What Causes Vitiligo?
The specific cause of vitiligo is unknown. However, research suggests that it can stem from genetic factors, disorders of the immune system, or skin trauma. This can include severe burns or contact with a harsh chemical.
Nonsegmental vitiligo is the most common type of vitiligo, accounting for 80 percent of cases. Here, there are symmetrical spots on both sides of the skin. For example: If there is a spot on one cheek, there is often a matching spot on the other.
This type of vitiligo can have different patterns and show up in various parts of the body, such as the hands and feet (acrofacial vitiligo), lips and fingertips (lip-tip vitiligo), or large portions of the back and chest (generalized vitiligo). There’s also universal vitiligo (the pattern covering 80 percent of the body) and inflammatory vitiligo (wherein an itchy, pink border forms around the white spot).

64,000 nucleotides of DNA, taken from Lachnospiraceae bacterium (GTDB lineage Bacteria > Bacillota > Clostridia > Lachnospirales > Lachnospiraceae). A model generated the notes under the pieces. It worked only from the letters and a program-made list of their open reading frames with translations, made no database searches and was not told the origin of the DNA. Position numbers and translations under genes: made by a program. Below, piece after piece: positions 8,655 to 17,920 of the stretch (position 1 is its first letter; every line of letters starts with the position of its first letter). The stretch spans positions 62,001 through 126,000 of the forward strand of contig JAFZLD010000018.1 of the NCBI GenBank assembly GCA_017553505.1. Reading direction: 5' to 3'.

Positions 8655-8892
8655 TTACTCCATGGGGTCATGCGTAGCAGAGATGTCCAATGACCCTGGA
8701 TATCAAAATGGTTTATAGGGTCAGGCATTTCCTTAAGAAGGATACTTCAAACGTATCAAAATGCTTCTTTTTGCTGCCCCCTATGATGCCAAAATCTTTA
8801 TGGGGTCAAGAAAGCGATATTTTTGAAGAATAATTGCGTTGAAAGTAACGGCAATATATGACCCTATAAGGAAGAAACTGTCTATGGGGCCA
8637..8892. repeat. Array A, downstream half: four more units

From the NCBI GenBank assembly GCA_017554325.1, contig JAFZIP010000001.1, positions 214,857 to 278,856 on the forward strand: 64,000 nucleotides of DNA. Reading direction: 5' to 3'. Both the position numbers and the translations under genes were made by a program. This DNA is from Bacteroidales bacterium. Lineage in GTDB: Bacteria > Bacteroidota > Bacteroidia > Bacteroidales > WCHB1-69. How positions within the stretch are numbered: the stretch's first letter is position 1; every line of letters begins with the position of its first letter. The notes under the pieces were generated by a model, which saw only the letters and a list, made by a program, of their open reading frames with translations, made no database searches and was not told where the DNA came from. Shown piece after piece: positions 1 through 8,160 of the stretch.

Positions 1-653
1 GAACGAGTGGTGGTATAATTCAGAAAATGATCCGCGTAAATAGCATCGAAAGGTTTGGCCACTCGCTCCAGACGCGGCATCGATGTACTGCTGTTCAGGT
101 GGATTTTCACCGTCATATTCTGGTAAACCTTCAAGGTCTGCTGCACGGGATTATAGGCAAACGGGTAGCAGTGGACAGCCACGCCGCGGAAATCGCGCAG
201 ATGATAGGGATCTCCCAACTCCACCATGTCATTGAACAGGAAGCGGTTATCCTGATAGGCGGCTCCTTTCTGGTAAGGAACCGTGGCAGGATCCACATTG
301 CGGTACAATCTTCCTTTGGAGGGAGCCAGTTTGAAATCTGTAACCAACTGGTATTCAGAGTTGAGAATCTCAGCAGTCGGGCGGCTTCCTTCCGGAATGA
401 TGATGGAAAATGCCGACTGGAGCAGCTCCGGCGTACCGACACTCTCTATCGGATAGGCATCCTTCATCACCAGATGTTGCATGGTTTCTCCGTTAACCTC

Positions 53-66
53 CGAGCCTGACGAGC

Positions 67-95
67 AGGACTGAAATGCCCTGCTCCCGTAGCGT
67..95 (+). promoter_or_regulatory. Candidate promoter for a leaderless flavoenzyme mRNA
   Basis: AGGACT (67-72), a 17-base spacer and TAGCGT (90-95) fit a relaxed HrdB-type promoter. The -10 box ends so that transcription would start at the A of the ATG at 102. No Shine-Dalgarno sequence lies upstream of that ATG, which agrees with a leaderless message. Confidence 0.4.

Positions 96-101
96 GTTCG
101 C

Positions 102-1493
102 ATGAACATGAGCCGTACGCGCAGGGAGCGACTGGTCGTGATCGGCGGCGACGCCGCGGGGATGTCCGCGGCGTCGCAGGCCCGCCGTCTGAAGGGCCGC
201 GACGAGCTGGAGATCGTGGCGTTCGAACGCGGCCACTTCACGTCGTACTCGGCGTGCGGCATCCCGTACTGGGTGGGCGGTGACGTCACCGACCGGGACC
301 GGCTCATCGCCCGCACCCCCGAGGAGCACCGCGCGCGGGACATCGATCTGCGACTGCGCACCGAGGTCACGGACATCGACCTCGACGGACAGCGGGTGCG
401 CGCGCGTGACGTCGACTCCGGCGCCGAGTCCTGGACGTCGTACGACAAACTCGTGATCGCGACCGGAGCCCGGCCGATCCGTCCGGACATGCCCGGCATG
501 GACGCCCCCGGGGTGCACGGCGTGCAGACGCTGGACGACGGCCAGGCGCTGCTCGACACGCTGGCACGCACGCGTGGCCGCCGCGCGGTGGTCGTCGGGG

Meanwhile, doctors refer to vitiligo that appears after a skin injury (scratch, scrape, burn, or cut) as the Koebner Phenomenon.
A second type is segmental vitiligo, which appears on one side of the body without crossing the middle. This spreads faster than nonsegmental vitiligo and starts to cover the body within six months to a year. Segmental vitiligo doesn’t respond well to usual forms of vitiligo treatment unless they start very early. However, it is very responsive to surgical melanocyte-keratinocyte transplant.
Symptoms and Diagnosis
Vitiligo can start at any age, though it usually shows up before a person reaches the age of 30. Symptoms of vitiligo include:
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